Formatting and printing of surveys took place in July. Copies of the Malay survey were printed for all students. Copies of the English version were made available to students who wished to use it as reference. There were two sets of both the Malay and English version i.e. Set A and Set B. Both sets had identical items except that some sections were ordered differently in sequence. This was a precaution measure in the event of time constraint to ensure we had responses to all items from students of a particular class. In general, about half the students in each class were given set A and half were given set B.
Two minor corrections were identified post printing and prior to survey distribution. We decided to standardize the way this was addressed and had the RAs inform each class and place the corrections on the board. One correction involved a response option to an item, while the other was a typo in a word.
7. Training of Research Assistants
We provided the RAs with a half day training in ensuring they were familiar with the surveys, administration procedures, school culture and regulations. On-site briefings were conducted by the research investigators on data collection days to ensure RAs were clear on their assignments.
(See below for link to RA Training Manual)
8. Survey administration & procedures
The survey teams comprised of both research investigators and the research assistants. In general, each class was assigned 2 RAs, while investigators coordinated the overall administration of data collection at the school level. Each RA received a survey administration kit on the day of data collection. This comprehensive kit was prepared by the investigators beforehand. (A list of contents in the kit is available upon request). An instruction sheet on how to brief participants was prepared for the RAs. The briefing included thanking students for their willingness to participate; emphasizing on honest responses, that this is not a test, and the need to maintain a conducive atmosphere for this survey; and assurance on confidentiality. Note that no identifying information was requested from the students in the survey. Students were given time to read the consent forms. Students who did not consent or whose parents refused consent were given time to complete their own school work. Pre-written responses in clarifying certain questions were prepared for the RAs for uniformity purposes. However, investigators were available to answer further questions when RAs required assistance in attending to participant clarifications. In most classes we were successful in maintaining some distance between students. However, some classes were very large and this reduced spacing between students. Where distance was an issue, RAs were briefed to ensure that students did not interact in any way with their peers.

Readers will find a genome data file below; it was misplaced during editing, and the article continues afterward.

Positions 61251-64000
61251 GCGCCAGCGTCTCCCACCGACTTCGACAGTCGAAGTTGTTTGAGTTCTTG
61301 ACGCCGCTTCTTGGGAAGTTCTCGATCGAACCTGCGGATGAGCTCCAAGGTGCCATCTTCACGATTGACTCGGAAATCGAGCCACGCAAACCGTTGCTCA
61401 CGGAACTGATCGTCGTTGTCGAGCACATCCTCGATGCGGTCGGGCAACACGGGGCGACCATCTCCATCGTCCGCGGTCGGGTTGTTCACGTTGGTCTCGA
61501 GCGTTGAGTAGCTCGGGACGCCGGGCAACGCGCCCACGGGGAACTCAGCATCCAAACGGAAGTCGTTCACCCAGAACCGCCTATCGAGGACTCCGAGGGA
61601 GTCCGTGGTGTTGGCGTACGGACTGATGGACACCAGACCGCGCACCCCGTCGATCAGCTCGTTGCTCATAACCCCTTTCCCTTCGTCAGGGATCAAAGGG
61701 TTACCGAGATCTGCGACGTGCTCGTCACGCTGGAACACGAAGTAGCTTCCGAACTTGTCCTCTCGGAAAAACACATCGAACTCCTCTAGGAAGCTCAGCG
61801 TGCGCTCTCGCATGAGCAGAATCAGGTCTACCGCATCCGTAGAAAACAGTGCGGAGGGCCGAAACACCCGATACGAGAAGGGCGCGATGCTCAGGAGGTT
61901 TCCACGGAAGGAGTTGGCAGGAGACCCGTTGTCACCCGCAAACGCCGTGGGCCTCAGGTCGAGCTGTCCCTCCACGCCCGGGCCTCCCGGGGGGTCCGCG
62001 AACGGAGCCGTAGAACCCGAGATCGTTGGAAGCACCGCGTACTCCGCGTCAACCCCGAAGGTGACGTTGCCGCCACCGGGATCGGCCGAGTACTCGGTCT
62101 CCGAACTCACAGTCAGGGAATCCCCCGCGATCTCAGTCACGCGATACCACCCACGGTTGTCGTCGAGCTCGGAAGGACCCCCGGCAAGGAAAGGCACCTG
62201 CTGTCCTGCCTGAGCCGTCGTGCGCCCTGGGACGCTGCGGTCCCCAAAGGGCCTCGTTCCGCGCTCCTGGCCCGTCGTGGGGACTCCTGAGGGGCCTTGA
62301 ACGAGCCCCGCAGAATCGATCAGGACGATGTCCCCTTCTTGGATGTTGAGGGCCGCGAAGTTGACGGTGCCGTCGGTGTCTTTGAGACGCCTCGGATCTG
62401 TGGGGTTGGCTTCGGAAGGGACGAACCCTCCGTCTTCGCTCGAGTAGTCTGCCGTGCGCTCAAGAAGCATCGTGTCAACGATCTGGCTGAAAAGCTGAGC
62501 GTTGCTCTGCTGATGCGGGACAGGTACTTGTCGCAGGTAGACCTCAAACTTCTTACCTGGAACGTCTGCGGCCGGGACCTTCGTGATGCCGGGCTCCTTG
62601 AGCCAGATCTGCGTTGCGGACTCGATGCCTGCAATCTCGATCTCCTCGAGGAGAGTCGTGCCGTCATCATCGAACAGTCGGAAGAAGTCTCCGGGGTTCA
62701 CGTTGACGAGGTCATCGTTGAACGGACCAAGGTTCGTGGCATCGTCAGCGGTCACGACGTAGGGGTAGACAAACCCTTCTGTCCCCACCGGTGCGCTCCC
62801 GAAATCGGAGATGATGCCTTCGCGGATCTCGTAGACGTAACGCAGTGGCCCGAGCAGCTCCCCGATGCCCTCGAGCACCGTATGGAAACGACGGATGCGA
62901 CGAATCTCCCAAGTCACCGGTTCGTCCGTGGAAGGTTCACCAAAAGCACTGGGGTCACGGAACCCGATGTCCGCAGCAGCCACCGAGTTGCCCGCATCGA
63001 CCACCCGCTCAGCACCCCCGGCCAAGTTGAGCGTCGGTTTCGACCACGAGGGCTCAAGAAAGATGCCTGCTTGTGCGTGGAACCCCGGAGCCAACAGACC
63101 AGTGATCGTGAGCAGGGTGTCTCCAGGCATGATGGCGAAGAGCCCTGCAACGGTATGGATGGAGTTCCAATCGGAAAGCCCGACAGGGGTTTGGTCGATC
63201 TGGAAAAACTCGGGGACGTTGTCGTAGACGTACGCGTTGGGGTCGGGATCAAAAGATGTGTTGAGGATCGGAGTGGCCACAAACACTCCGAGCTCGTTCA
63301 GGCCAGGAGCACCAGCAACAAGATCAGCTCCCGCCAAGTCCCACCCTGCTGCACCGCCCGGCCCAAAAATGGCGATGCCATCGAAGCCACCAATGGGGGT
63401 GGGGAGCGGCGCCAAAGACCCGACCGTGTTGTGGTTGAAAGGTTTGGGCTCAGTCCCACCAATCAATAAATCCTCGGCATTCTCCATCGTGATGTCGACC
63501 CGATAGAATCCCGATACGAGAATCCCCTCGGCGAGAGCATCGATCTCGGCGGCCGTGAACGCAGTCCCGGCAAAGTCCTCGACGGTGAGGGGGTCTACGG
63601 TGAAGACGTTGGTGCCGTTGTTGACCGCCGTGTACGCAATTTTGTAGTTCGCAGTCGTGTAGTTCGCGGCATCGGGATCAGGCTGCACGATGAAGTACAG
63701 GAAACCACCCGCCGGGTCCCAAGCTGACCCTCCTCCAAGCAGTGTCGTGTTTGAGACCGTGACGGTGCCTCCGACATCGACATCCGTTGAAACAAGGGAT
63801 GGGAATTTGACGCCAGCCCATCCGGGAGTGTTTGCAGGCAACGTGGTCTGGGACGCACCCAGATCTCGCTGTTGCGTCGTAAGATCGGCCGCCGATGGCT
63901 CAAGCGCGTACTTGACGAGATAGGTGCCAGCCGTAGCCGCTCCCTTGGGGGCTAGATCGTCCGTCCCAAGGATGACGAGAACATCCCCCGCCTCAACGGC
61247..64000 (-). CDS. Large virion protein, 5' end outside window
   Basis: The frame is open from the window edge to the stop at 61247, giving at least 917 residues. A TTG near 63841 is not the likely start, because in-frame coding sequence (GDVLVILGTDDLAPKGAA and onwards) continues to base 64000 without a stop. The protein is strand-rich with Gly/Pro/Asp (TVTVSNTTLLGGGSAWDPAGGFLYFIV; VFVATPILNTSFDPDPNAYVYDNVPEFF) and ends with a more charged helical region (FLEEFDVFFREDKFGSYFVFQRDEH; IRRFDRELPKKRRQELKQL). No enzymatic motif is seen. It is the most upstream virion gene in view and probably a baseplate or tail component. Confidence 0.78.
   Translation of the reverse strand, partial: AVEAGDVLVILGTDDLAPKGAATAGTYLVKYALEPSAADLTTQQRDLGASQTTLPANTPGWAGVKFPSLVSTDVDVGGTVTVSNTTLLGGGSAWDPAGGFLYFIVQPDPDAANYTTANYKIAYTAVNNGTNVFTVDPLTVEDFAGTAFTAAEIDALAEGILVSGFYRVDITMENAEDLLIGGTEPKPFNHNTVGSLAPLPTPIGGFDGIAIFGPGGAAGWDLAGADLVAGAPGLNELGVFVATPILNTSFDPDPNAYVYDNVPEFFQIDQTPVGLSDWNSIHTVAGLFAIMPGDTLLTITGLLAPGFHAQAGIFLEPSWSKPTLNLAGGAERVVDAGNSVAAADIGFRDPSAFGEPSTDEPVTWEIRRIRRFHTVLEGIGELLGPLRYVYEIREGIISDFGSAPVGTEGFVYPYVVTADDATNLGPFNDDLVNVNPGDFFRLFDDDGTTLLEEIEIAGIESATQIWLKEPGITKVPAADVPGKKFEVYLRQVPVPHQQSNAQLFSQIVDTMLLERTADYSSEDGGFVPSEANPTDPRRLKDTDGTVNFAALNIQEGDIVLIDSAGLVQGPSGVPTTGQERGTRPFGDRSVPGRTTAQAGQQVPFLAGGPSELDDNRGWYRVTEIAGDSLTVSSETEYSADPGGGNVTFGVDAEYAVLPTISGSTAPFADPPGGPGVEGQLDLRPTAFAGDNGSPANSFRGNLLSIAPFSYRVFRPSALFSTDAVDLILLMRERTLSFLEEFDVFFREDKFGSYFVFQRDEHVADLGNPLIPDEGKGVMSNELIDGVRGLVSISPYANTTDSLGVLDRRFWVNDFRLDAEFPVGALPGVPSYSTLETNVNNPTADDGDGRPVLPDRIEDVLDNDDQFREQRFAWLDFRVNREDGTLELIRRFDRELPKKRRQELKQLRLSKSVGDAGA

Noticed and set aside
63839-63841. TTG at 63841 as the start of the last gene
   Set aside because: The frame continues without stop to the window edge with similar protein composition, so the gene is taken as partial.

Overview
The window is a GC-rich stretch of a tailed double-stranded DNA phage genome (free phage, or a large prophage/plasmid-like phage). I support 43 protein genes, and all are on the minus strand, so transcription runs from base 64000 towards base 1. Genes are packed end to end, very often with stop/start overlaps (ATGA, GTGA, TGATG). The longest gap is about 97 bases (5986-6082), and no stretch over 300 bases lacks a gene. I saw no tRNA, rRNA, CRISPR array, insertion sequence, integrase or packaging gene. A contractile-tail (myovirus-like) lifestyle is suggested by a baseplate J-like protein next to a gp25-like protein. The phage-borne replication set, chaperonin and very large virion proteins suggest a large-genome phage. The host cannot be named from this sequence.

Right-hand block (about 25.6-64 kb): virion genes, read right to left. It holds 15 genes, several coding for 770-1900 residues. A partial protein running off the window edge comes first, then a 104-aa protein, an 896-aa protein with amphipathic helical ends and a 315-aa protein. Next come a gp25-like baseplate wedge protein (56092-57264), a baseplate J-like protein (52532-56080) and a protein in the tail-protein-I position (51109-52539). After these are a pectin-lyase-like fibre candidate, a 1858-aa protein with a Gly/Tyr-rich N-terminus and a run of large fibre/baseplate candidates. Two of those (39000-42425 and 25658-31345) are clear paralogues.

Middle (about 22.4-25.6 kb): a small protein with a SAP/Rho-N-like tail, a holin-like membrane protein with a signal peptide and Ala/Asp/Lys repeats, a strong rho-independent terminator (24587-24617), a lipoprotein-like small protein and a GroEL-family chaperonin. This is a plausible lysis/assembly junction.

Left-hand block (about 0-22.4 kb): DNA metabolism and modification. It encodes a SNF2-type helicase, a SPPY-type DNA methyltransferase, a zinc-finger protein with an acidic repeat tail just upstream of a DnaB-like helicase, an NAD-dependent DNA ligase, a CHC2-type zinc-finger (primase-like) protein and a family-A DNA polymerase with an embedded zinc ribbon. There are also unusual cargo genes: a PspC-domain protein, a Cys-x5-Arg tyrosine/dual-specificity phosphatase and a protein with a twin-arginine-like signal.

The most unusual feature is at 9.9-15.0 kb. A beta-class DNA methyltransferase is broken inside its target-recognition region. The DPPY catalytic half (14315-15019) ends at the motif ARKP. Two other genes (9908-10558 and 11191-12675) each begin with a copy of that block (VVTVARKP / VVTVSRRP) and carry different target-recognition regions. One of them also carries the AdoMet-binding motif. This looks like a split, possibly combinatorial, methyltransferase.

In more than half the classes, teachers were present. They were made aware prior to data collection (and when required on that day) that they were to play a passive role in the survey administration. Teachers were not allowed close contact with students (unless under very few situations) so as to maintain confidentiality and to ensure that students were not influenced in any way in how they responded to the survey.
9. Parent Consent
Note the method of parent passive consent was selected as a minimal requirement for IRB. However, requiring parent consent, even at the passive level, is confusing for a number of parents as it is not the norm in Malaysia. Firstly, parent and youth exposure to research is minimal. Secondly, research in schools often require Ministry of Education and principal permission and do not require parent consent.
10. Data storage
Raw data was stored securely by the investigators in Malaysia. They were then shipped in a secured and insured box via Federal Express. Materials arrived safely and is currently stored securely at the Prevention Research Center.
|MCAW Data Collection Phase Report|